Child development and growth @ Reward Me

Developing the building blocks of our child’s body

Equip your child for success in the classroom and on the playing field by developing their big muscle skills – the building blocks of their bodies.

Remember when your child first rolled over or took their first steps? You were witnessing their large/gross motor development and progression from one skill to another. This is the natural result of your child’s large or gross motor development.

Large motor skills are the foundation on which other skills build. As a parent, the key to enhancing your child’s large motor potential lies in understanding what large motor skills are, why they are important and how to develop them in your child through play.

Various body parts work together to make whole body movements. As a parent you need to consider which of these your child uses and which may need a little “game time” in the future.


Types Example
Ÿ • Hand-hand co-ordination Clashing cymbals
Ÿ • Eye-hand co-ordination Playing swing ball
Ÿ ŸŸ• Eye-foot co-ordination Jumping in or out of a hula hoop
Ÿ •Ÿ Foot-foot co-ordination Pedalling a tricycle
Ÿ •Ÿ Eye-hand-foot coordination Walking while balancing a beanbag on their head.

Large motor skills help your child to:

  • Develop a healthy mind
  • Develop a healthy body
  • Learn about their bodies
  • Learn about space
  • Develop a positive self-esteem and mental picture of themselves (self-image)
  • Learn to persevere
  • Release stress and reduce tantrums
  • Lay the foundations for fine motor skills of the eyes, hands, mouth and feet
  • Learn independence

Active play improves the blood supply to the brain, fuelling brain growth and more efficient processing of information

The forerunners of co-ordinated movement

Brain and body functions need to work as a team.

The senses

Besides the usual five senses there are two internal senses that are crucial to movement.

  • Balance: Vital to large motor skills because it supports the functioning of reflex movement, muscle tone, posture, eye movement and awareness of the body in space.
  • Joint sense: Sense receptors in the joints, muscles and ligaments let your child know where their limbs are when they aren’t looking at them and give them a sense of movement.

Muscle tone, muscle strength and body awareness

These help your child move against gravity and maintain balance. They are developed by the brain using information from the senses. Balance skills are further aided by the development of eye movements.

Bilateral integration

In this case your child develops the coordinated use of the two sides of their bodies. The brain is divided into left and right hemispheres and each side controls movement on the opposite side of the body.

Child's general being @ Reward Me Kids activities for general being @ Reward Me

Set your child in motion

Create opportunities for active play

Encourage your child to push, pull, run, jump, balance, throw and play ball games.

Stimulate their senses

Try to use two to three senses with every movement.

Stimulate muscle tone by encouraging your child to:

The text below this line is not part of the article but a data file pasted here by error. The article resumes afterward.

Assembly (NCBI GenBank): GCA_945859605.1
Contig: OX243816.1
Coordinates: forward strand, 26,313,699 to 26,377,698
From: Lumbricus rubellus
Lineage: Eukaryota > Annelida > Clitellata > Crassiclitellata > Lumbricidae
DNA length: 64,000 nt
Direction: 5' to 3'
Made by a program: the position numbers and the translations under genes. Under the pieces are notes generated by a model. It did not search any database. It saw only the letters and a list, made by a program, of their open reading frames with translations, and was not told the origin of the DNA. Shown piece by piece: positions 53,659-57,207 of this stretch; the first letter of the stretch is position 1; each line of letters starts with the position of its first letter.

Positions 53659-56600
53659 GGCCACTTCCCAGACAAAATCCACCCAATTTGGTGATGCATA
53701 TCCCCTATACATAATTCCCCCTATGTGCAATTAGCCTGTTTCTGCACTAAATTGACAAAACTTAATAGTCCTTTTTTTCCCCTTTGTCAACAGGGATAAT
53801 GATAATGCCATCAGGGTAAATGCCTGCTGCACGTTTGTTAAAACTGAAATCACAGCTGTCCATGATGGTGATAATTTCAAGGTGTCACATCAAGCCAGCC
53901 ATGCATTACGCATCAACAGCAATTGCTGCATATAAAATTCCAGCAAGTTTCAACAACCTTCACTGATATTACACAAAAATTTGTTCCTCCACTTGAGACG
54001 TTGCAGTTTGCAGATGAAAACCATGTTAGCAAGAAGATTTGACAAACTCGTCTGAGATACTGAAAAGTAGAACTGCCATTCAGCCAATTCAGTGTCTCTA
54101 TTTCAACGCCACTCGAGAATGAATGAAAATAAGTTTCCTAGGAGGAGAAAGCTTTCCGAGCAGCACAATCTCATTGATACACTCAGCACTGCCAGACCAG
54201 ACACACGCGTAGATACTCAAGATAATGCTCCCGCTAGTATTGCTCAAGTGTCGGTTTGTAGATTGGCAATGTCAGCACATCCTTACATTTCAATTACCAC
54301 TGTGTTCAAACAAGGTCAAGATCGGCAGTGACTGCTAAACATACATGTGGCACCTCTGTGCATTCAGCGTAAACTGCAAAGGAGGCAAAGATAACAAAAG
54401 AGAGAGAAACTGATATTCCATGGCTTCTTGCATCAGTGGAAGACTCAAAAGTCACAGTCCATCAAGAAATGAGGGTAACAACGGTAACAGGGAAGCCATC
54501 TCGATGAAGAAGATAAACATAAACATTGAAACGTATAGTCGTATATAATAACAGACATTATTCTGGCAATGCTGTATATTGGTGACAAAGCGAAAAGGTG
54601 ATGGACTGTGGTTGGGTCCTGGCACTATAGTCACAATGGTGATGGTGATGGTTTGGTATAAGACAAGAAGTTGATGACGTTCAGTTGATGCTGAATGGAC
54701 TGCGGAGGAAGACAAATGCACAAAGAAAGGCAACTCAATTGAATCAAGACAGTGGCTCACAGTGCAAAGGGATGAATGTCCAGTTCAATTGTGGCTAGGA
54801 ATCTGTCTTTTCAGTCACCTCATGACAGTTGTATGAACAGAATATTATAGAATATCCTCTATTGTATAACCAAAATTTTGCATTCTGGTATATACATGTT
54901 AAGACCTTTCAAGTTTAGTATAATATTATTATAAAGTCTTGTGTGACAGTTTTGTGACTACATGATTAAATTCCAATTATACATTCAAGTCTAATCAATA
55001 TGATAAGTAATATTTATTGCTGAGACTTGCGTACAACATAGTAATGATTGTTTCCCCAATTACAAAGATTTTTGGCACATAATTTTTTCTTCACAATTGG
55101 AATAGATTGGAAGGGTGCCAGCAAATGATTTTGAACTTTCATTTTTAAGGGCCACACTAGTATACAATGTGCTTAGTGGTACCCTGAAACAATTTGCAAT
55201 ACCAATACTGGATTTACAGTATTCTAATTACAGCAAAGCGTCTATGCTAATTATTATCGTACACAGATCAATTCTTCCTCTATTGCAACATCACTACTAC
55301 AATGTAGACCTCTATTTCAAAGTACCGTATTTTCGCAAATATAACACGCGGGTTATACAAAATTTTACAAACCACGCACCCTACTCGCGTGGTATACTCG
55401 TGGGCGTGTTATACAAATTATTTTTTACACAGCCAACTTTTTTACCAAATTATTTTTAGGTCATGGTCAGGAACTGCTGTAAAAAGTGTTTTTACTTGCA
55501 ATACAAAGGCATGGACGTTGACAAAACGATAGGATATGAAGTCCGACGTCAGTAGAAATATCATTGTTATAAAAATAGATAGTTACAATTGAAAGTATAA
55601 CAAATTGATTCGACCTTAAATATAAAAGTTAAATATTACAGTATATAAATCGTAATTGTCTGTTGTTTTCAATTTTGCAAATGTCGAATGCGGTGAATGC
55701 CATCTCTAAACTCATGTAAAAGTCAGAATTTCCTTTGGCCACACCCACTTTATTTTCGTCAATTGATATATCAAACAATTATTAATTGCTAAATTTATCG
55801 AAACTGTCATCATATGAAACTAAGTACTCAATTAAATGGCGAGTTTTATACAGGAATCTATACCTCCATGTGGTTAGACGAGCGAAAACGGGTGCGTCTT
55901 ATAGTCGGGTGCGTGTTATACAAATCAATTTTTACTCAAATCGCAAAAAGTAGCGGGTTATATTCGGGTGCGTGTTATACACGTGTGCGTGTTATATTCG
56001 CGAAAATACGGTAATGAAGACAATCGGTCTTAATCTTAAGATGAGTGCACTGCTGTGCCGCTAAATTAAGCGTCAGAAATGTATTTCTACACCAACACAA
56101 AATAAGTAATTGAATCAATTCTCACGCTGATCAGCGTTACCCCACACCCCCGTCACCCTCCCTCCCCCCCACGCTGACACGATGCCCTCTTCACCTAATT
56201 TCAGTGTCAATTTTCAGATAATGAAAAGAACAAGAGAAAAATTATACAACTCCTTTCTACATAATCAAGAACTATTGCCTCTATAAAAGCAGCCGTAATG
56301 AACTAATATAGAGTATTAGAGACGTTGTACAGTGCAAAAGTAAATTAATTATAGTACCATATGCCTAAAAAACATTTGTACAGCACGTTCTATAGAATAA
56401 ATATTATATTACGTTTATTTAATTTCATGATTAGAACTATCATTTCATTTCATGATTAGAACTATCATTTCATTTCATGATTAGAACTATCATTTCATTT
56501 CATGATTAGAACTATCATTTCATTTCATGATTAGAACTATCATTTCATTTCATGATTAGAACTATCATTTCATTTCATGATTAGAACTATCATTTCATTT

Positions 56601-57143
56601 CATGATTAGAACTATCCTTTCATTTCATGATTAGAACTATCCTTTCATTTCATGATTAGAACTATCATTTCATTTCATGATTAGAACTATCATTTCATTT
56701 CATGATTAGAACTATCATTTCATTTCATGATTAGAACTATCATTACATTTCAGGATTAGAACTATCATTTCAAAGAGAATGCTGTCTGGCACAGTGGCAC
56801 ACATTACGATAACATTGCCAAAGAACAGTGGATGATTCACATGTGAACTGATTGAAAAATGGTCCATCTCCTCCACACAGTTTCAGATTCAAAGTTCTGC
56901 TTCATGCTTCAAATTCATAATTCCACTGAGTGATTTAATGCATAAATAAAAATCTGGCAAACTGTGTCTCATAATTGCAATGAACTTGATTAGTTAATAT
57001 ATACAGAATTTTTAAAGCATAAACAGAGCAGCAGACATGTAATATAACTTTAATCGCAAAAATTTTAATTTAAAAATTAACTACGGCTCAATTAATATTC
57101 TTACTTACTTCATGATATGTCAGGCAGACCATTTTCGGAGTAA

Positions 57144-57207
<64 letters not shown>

• Push and pull a trolley around
  • Jump on a trampoline
  • Ride a tricycle
  • Do wheelbarrow walks (hold their feet while the walk on their hands)
  • Stimulate the use of the two sides of the body
  • Suspend a soft soccer ball (put it in a vegetable sack). Hold a cardboard “bat” using both hands and have them hit the ball
  • Stand with feet apart and roll a ball from between feet with both hands to hit a target like skittles
  • Throw beanbags with their left hand into a large box placed on the right. Then swap sides

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Encourage water play

This stimulates the senses and builds muscle strength. Let them choose how they want to play, whether paddling quietly or splashing loudly

Teach one new skill at a time

Learning a motor skill triggers neural processes that evolve even after practice has ended. Research shows that your child needs four hours between new skills for consolidation to occur.

Comment on your child’s actions

Use short, simple repetitive and descriptive language. Use action words like “bend”, “twist” and “stretch” and words about her position in space.

Change positions

Explore different positions for play like kneeling or side sitting. These make different demands on their bodies.

Mirror moments

Use mirrors to help your child to get to know their body and movements, and as a motivator for trying new movements.

Encourage drawing on a vertical surface

Drawing on an upright chalkboard or some card on a wall helps your child exercise their arms and strengthen their shoulders.

Encourage your toddler to propel and pedal

Ride-ons build leg muscles and co-ordination of the two sides of the body. They give your child a sense of power. Start them off on a plastic bike that they can sit on and push with both feet to roll it along.

Encourage rocking and swinging

A rocking horse develops upper body muscles and uses push-pull motions that your child will need to master a swing.

Use everyday activities

Don’t schedule in six hours of sport a week. Adapt your daily routine to allow your child to be more active and autonomous.

Keep fun central

When the fun ends, end the game. Come back to it later or try a new approach.

Your child is building their foundations, a powerhouse to last them a lifetime. Respect their unique developmental timetable. It’s not a race. It’s a masterpiece.

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